x Abu Dhabi, UAEFriday 28 July 2017

Golfaholic Noren likes to live life on the extreme

A perfectionist, the Swede can go overboard with whatever he does but when he gets it right he can be a big threat on the leaderboard, like today in Abu Dhabi.

Noren can overdo his bid for perfection, a fact he admits.
Noren can overdo his bid for perfection, a fact he admits.

 

ABU DHABI // When Alexander Noren was eight years old, he became infatuated with golf. So infatuated that he often was late for dinner at his home in Sweden because he was still out on the course trying to perfect his swing.

Twenty years later, Noren is still a perfectionist. But when his analytical approach to the game yields results, he can put up numbers like the six-under par 66 he recorded yesterday at the Abu Dhabi HSBC Golf Championship. It was enough for him to finish third behind Charl Schwartzel and Padraig Harrington.

"I like technique," he said. "I always try to improve."

He studies film of golfers considered to have perfect swings, including Tiger Woods in his prime. He concedes to being a "golfaholic", but perhaps a recovering one.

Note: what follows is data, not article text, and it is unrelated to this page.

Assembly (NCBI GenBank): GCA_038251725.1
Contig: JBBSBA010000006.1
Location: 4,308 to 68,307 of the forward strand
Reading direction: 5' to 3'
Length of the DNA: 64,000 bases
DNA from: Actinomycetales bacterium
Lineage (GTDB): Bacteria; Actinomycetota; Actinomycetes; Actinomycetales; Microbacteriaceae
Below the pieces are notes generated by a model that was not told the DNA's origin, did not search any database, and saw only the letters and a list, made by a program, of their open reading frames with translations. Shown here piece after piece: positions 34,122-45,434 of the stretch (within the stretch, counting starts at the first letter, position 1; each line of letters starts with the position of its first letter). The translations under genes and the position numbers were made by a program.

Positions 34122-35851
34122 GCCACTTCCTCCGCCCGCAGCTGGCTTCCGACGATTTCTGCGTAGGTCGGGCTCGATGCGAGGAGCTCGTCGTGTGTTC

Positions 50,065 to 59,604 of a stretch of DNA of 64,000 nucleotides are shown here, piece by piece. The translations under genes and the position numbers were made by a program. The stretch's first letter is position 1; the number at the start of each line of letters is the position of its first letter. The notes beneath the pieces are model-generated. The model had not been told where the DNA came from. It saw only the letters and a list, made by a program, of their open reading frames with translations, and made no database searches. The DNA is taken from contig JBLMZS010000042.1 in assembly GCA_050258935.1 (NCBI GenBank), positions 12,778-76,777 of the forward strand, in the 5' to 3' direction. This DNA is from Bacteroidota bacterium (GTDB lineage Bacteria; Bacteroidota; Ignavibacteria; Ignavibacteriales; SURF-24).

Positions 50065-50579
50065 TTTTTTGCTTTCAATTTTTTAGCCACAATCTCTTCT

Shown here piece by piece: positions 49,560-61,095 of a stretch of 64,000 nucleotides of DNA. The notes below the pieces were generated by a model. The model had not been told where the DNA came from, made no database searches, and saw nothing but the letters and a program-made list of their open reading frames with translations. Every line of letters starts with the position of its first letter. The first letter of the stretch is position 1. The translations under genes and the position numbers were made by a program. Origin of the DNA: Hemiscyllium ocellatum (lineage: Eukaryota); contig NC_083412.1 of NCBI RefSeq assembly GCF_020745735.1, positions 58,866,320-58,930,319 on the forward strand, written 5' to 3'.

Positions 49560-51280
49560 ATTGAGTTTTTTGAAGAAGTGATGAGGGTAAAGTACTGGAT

"I was a lot more of a golfaholic than I am now," he said. "I've gotten into photography, so I'm bugging all of the photographers out here with their gear and trying to get the same gear, but it's pretty heavy to travel with.

"I like that, and I like working out, running, but that becomes like 'gymaholic' or a 'runaholic'. So I'm a bit of a 'holic'. Whatever I do, I do it too much."

Noren was sixth in the Dubai World Championships in 2009, the year he recorded his lone European Tour victory, at the European Masters in Switzerland. The Swede birdied three of the four par-5 holes and had only one bogey in his first-day round.

He conceded he sometimes overthinks the game, and is well-served by more of a "grip it and rip it" approach, though it is difficult for him to play that way.

"You don't have to hit every shot straight," he said. "You've got to be the right distance. You've got to chip well, putt well, wedge well, drive well. Work more on what actually happens on the golf course than on the driving range."

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